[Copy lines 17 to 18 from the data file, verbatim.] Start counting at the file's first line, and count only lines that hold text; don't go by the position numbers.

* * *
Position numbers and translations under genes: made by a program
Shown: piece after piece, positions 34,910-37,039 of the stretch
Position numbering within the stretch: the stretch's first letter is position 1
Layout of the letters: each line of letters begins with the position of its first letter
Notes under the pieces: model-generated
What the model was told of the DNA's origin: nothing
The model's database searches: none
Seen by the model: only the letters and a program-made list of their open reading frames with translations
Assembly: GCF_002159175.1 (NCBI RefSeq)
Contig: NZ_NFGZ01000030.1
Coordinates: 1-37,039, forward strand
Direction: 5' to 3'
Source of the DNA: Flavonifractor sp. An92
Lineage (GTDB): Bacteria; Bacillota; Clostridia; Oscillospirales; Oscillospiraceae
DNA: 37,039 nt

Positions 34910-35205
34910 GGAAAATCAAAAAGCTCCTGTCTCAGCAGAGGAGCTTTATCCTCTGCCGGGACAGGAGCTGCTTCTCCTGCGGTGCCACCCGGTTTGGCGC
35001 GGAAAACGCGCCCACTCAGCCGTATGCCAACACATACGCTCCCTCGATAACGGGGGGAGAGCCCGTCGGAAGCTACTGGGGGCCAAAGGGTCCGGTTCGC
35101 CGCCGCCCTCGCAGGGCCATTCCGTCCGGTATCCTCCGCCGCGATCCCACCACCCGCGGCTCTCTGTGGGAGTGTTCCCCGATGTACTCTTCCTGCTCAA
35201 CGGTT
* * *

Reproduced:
34910 GGAAAATCAAAAAGCTCCTGTCTCAGCAGAGGAGCTTTATCCTCTGCCGGGACAGGAGCTGCTTCTCCTGCGGTGCCACCCGGTTTGGCGC
35001 GGAAAACGCGCCCACTCAGCCGTATGCCAACACATACGCTCCCTCGATAACGGGGGGAGAGCCCGTCGGAAGCTACTGGGGGCCAAAGGGTCCGGTTCGC